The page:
> so that's not going to happen again. See the relocatable bzImage thread...

  I also refuses to load a big file at a fixed address before asking the BIOS
 for information, I only crash once the memory when I am pretty sure everything
 seems alright, interruption disabled, just before jumping to the kernel
 entry point. Cannot do that with bzImage. Cannot easily debug without
 this feature.

> Thanks
> Vivek

  Thanks for you comment.
 Etienne.


	

	
		
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^ permalink raw reply	[flat|nested] 22+ messages in thread

* Re : [PATCH] Compressed ia32 ELF file generation for loading by Gujin 1/3
@ 2007-02-06 12:49 Etienne Lorrain
  0 siblings, 0 replies; 22+ messages in thread
From: Etienne Lorrain @ 2007-02-06 12:49 UTC (permalink / raw)
  To: H. Peter Anvin; +Cc: linux-kernel

> First of all, if sending attached patches, *MAKE SURE* they're text/plain.

  Sorry, next time I'll do.

> The standard way to do this is to have a command line argument named 
> BOOT_IMAGE (as in BOOT_IMAGE=/foo/bar/baz).  There is no reason to do 
> this differently from every other bootloader.

  I was more thinking as a command line like the shell command line,
  I can probably modify that. It is only to guess the root filesystem,
  I do not know if BOOT_IMAGE= usually contains the fully qualified path.
  Gujin just adds this string from the "name" field of the GZIP file,
  so it can be manually adjusted.

> Why build the real-mode code as part of the kernel binary?  If you have 
> to reference kernel symbols, you can do that with the -R option to ld. 
> Bundling it into the kernel binary just to then extract it later is 
> silly at best.

  Gujin do not reference any kernel symbol; the complete file is loaded
  at once at a variable memory address. Then Gujin moves the real-mode
  section at a valid address and execute it, then it moves the code and data
  protected mode at a valid address and execute it.
  In this mode Gujin just act as an ELF program loader.
  The variable memory address is good when you are running DOS/HIMEM
  for instance to debug hardware/BIOS - it does not crash random address
  before requesting BIOS services like all other bootloaders.

>> +       @echo  "  /boot/linux-$(KERNELRELEASE).kgz - create a boot kernel for the Gujin bootloader"
> This doesn't exactly fit very well the standard pattern.  Something like 
>  make gujin TARGET=... would be more like it.

  For me, the make parameter is the file you want to get - up to "make" 
  to sort out how to generate it.

> Given how many of your files are highly Gujin-specific, and have generic 
> names, please put them in a subdirectory (e.g. arch/i386/boot/gujin/).

  I do agree that there is a functionality I am not sure of the interface, that
  is the automatic root detection. Nearly everybody put the kernel in its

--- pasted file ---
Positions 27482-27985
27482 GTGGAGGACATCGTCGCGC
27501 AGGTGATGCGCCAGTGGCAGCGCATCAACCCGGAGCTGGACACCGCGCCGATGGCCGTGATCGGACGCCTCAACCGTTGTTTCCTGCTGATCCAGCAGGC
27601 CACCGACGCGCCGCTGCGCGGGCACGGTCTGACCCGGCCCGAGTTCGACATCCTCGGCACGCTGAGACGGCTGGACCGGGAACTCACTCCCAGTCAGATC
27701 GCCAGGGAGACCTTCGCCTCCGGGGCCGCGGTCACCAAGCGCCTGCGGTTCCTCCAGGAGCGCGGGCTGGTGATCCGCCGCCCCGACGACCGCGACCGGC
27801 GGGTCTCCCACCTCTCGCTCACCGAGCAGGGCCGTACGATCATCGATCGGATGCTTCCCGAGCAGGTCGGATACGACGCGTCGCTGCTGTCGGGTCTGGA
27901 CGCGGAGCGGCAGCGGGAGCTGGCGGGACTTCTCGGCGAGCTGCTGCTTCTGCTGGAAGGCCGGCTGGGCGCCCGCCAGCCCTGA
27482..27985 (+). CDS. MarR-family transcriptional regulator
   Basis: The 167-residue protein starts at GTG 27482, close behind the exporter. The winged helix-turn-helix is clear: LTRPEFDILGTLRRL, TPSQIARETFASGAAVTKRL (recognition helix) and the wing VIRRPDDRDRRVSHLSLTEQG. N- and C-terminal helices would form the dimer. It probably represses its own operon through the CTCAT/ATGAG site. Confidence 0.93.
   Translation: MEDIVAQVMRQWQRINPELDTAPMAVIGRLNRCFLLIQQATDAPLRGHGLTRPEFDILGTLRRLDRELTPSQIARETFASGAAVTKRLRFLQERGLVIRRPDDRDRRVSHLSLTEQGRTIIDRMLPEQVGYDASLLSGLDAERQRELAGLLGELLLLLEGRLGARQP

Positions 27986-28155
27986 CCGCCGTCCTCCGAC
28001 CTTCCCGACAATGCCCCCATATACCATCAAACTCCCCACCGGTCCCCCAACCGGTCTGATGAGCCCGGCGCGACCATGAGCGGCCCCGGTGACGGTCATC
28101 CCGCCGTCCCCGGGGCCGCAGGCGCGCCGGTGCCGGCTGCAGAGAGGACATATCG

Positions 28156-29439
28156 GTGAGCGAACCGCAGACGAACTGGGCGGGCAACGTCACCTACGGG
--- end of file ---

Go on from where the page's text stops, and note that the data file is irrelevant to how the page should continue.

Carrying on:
own distribution filesystem (Fedora kernel in Fedora root filesystem, Debian
  kernel in Debian root filesystem...) or only has a single distribution.
  The bootloader is loading this kernel file - so it knows exactly which
  disk/partition to propose as root to the kernel.
  So under the compilation switch "ROOT_EXTENSIVE_SEARCH", there
  is the exposed Gujin interface to help the real-mode function of the
  ELF file decide what to do.

  I do disagree that the BIOS interface like "union drive_info" of realmode.h
  is Gujin stuff, it is just that I a lot prefer a C interface with a clean
  structure than "#define OFFSET_OF_THIS_BYTE, #define MASK_OF_THIS_BIT"
  everywhere, I prefer programing in C than programing in CPP.
  Ok, most of the fields are not used - even by Gujin - it is just how the BIOS
  documentation describes them.

>    -hpa

  Thanks for your comments. Sorry I could not answer immediately but
  I had to sleep a bit. I try to reply to the other messages together.
  Etienne.


	

	
		
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^ permalink raw reply	[flat|nested] 22+ messages in thread

end of thread, other threads:[~2007-02-12 19:47 UTC | newest]

Thread overview: 22+ messages (download: mbox.gz / follow: Atom feed)
-- links below jump to the message on this page --
2007-02-06 13:23 Re : [PATCH] Compressed ia32 ELF file generation for loading by Gujin 1/3 Etienne Lorrain
  -- strict thread matches above, loose matches on Subject: below --
2007-02-11 20:49 RE : " Eric W. Biederman
2007-02-12 10:42 ` Etienne Lorrain
2007-02-12 12:29   ` Eric W. Biederman
2007-02-12 13:58     ` Etienne Lorrain
2007-02-12 14:06     ` H. Peter Anvin
2007-02-12 19:47       ` Eric W. Biederman
2007-02-08 13:10 Etienne Lorrain
2007-02-09  5:59 ` Vivek Goyal
2007-02-09 13:04   ` Etienne Lorrain
2007-02-09 19:42     ` Eric W. Biederman
2007-02-08  9:48 Etienne Lorrain
2007-02-08 11:20 ` Eric W. Biederman
2007-02-08 11:37 ` Vivek Goyal
2007-02-08 12:10   ` Eric W. Biederman
2007-02-07 14:29 Etienne Lorrain
2007-02-07 17:12 ` H. Peter Anvin
2007-02-06 17:23 Etienne Lorrain
2007-02-06 17:34 ` H. Peter Anvin
2007-02-06 18:12 ` Eric W. Biederman
2007-02-06 13:12 Etienne Lorrain
2007-02-07  6:44 ` Vivek Goyal
2007-02-06 12:49 Etienne Lorrain